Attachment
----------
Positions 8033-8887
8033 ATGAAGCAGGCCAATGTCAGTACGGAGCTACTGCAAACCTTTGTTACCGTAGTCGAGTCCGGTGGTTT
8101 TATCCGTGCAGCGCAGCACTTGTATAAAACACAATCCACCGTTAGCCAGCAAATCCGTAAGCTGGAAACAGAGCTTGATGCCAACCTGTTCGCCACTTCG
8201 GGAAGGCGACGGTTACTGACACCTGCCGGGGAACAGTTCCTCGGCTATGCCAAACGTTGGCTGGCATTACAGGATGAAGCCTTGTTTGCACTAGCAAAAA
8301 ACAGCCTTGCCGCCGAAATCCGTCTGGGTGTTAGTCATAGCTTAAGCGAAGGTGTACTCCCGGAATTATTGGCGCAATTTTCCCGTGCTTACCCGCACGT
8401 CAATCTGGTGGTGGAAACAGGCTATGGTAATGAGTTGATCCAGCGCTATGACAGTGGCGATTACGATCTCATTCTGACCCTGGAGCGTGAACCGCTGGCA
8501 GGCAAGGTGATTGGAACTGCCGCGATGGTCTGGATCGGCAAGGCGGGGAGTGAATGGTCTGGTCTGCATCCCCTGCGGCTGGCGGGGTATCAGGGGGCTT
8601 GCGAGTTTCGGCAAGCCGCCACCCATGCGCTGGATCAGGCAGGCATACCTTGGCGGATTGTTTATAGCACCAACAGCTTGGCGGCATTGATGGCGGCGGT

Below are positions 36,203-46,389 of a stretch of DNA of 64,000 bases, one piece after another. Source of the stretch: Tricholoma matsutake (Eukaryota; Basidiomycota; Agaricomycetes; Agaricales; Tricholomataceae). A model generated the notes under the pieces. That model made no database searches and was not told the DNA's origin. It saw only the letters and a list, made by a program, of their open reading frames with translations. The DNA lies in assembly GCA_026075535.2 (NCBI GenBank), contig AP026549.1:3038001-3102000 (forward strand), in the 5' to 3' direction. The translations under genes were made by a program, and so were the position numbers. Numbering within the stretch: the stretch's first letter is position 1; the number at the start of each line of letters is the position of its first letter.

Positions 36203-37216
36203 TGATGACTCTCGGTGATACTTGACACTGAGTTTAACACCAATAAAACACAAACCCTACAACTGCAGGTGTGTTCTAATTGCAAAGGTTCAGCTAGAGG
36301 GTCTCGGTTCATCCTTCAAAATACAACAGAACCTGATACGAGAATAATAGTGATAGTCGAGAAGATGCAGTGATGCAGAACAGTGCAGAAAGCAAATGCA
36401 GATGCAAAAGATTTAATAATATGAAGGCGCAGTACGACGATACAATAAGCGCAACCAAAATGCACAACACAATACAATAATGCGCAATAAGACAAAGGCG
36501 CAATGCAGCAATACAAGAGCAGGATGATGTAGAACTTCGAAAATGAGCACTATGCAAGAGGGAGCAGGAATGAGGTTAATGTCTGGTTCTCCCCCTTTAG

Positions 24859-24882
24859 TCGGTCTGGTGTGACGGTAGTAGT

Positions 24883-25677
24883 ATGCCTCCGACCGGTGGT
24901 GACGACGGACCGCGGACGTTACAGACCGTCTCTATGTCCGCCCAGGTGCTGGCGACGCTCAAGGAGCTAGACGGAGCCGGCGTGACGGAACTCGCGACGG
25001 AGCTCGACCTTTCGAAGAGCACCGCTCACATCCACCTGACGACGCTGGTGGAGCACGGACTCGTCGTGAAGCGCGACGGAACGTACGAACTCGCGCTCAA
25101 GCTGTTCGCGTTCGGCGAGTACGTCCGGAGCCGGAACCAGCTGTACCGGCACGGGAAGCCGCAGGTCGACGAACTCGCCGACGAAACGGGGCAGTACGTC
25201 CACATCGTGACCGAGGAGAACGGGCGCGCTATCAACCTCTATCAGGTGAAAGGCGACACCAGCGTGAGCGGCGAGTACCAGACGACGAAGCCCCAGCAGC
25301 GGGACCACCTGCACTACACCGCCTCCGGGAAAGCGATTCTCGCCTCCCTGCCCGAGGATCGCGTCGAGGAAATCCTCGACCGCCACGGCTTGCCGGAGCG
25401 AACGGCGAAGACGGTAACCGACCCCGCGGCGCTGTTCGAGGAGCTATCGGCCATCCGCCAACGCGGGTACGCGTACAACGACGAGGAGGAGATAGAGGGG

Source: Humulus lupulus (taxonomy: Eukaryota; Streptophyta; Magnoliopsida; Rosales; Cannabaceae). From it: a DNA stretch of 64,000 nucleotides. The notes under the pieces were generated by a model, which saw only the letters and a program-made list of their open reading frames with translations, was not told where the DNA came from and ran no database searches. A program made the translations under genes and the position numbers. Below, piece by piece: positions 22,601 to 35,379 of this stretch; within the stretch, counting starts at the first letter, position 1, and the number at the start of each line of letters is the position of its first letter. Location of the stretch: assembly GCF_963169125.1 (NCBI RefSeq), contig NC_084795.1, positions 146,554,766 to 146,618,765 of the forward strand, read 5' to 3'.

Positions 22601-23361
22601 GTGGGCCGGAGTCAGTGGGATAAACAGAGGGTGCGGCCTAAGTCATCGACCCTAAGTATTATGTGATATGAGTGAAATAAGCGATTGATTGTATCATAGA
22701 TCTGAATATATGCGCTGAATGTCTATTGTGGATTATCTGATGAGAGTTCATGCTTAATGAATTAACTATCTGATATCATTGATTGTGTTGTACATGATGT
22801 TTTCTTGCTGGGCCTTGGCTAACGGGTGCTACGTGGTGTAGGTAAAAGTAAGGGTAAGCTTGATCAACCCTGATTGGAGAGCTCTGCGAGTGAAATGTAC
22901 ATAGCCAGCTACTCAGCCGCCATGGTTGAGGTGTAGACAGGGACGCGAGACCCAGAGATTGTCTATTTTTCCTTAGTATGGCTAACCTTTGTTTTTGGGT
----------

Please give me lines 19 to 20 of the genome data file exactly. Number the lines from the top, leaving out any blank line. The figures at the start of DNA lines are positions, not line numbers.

24901 GACGACGGACCGCGGACGTTACAGACCGTCTCTATGTCCGCCCAGGTGCTGGCGACGCTCAAGGAGCTAGACGGAGCCGGCGTGACGGAACTCGCGACGG
25001 AGCTCGACCTTTCGAAGAGCACCGCTCACATCCACCTGACGACGCTGGTGGAGCACGGACTCGTCGTGAAGCGCGACGGAACGTACGAACTCGCGCTCAA